It may be too early to call a full recovery to the local economy, but signs are beginning to filter through that IT projects, which were put on hold during last year’s downturn, will rapidly begin to come back online.
Project Management Institute (PMI) has opened a Sydney office for its Australian and New Zealand members amid predictions that demand for project management skills will be high across the two countries over the next 12 to 24 months.
According to PMI Board of Directors member, Jane Farley, the National Broadband Network (NBN), a resurgent resources sector and the return to the table of some major public and private projects would results in increased pressure on project management (PM) skills.
"Skilled project managers will be needed by a cross-section of industries in the region, from telecommunications and technology to mining and logistics,” Farley said in a statement. “In addition, the current proposals for an emissions trading scheme could well see an explosion in projects by affected companies, either retrofitting their current businesses to meet emission standards, or restructuring to cope with the financial implications.”
In line with increased scarcity, those with project management skills will arguably be able demand greater salaries this year according to a recent report from IT recruiter, Hayes.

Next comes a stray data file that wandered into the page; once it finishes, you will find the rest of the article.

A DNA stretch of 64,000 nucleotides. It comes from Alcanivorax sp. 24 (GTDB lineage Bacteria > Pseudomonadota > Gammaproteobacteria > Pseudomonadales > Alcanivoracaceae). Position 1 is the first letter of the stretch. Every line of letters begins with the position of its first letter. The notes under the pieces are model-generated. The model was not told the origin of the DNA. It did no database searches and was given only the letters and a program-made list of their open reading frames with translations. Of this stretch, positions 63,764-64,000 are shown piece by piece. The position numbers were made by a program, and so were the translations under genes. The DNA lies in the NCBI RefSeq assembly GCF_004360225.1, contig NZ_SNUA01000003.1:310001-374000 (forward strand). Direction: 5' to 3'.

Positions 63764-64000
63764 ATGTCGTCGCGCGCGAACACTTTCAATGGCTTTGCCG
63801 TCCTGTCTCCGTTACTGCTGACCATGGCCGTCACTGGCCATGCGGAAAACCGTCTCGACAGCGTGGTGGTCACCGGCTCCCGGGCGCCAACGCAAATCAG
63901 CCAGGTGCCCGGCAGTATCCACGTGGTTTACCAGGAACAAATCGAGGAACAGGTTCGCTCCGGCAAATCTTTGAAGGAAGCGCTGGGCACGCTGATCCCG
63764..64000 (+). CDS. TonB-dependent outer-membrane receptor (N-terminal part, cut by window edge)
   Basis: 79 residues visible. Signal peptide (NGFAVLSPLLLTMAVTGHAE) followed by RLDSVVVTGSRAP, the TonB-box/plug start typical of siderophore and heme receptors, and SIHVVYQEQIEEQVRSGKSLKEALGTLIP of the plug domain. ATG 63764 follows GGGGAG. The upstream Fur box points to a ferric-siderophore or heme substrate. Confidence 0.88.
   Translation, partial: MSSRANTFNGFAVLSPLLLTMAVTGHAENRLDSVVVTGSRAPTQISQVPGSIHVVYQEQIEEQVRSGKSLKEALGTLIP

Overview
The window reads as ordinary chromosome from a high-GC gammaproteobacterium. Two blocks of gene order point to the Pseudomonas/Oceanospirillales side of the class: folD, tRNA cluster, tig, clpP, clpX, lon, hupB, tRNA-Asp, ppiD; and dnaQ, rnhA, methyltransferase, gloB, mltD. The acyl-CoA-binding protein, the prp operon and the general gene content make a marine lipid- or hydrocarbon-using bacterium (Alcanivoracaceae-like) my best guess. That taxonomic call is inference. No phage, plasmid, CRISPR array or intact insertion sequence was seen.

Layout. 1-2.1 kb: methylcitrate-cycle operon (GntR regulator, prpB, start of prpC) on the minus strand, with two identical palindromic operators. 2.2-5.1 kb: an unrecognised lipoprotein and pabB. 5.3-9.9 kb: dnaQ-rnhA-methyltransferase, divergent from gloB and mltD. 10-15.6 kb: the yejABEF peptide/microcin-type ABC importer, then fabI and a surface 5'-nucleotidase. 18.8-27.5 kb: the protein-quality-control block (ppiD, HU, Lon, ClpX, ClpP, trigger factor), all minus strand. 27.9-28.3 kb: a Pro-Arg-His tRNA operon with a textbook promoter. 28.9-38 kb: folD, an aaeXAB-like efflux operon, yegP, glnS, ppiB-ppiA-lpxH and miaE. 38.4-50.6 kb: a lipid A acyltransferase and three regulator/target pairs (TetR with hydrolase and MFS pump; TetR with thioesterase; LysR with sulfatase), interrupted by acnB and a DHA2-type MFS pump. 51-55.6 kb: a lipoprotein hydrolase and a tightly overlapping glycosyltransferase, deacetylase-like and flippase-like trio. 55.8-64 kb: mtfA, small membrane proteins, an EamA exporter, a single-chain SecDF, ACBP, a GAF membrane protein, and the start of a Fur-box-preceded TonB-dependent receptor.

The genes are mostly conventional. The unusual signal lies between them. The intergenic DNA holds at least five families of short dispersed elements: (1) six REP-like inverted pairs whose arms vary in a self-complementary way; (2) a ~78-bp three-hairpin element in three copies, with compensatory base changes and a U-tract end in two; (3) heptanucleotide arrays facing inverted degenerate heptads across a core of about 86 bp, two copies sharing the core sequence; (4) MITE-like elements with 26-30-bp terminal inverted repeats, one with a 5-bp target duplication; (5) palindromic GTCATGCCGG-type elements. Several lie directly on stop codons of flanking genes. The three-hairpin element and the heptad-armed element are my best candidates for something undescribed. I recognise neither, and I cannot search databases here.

The company says that while the average IT employee or job seeker will have to think twice before demanding a higher salary in 2010, those with senior level project management skills will have some leverage to play with.
“If candidates can prove that they can make a difference to the organisation, then yes they probably will be able to ask for — not demand — higher salaries, but I don’t think it’s going to be massive across all of IT,” regional director of Hays IT, Peter Noblet, said earlier this week.
The PMI’s Australasian office is headed by Anwar Benjamin, who has more than 20 years’ experience in the finance sector and has held senior positions at National Australia Bank, Westpac Treasury, ANZ and Macquarie Bank.
The PMI has seven self-managed PMI chapters in Australia and New Zealand representing 7000 members with an additional 36,000 members throughout the Asia-Pacific region.
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